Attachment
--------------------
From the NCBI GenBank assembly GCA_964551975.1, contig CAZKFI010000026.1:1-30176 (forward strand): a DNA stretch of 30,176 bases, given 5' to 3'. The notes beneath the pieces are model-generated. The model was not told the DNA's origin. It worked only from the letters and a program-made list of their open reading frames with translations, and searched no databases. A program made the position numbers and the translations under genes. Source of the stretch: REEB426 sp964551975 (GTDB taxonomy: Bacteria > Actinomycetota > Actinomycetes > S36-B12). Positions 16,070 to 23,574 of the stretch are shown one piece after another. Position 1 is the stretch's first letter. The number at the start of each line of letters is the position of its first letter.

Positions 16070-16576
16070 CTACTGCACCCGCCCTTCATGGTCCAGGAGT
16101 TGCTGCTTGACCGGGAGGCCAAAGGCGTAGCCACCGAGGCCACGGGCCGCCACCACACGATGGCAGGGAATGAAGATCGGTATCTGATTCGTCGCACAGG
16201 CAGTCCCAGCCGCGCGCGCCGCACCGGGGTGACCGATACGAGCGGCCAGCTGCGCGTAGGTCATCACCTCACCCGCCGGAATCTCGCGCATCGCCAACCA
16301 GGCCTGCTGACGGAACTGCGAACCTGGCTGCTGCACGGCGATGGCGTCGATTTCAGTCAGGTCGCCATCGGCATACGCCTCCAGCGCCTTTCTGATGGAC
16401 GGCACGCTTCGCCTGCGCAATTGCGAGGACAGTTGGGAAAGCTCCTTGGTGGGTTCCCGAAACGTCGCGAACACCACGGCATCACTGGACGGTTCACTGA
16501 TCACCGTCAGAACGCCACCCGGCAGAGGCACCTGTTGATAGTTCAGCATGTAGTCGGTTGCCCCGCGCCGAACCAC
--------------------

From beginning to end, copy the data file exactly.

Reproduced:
From the NCBI GenBank assembly GCA_964551975.1, contig CAZKFI010000026.1:1-30176 (forward strand): a DNA stretch of 30,176 bases, given 5' to 3'. The notes beneath the pieces are model-generated. The model was not told the DNA's origin. It worked only from the letters and a program-made list of their open reading frames with translations, and searched no databases. A program made the position numbers and the translations under genes. Source of the stretch: REEB426 sp964551975 (GTDB taxonomy: Bacteria > Actinomycetota > Actinomycetes > S36-B12). Positions 16,070 to 23,574 of the stretch are shown one piece after another. Position 1 is the stretch's first letter. The number at the start of each line of letters is the position of its first letter.

Positions 16070-16576
16070 CTACTGCACCCGCCCTTCATGGTCCAGGAGT
16101 TGCTGCTTGACCGGGAGGCCAAAGGCGTAGCCACCGAGGCCACGGGCCGCCACCACACGATGGCAGGGAATGAAGATCGGTATCTGATTCGTCGCACAGG
16201 CAGTCCCAGCCGCGCGCGCCGCACCGGGGTGACCGATACGAGCGGCCAGCTGCGCGTAGGTCATCACCTCACCCGCCGGAATCTCGCGCATCGCCAACCA
16301 GGCCTGCTGACGGAACTGCGAACCTGGCTGCTGCACGGCGATGGCGTCGATTTCAGTCAGGTCGCCATCGGCATACGCCTCCAGCGCCTTTCTGATGGAC
16401 GGCACGCTTCGCCTGCGCAATTGCGAGGACAGTTGGGAAAGCTCCTTGGTGGGTTCCCGAAACGTCGCGAACACCACGGCATCACTGGACGGTTCACTGA
16501 TCACCGTCAGAACGCCACCCGGCAGAGGCACCTGTTGATAGTTCAGCATGTAGTCGGTTGCCCCGCGCCGAACCAC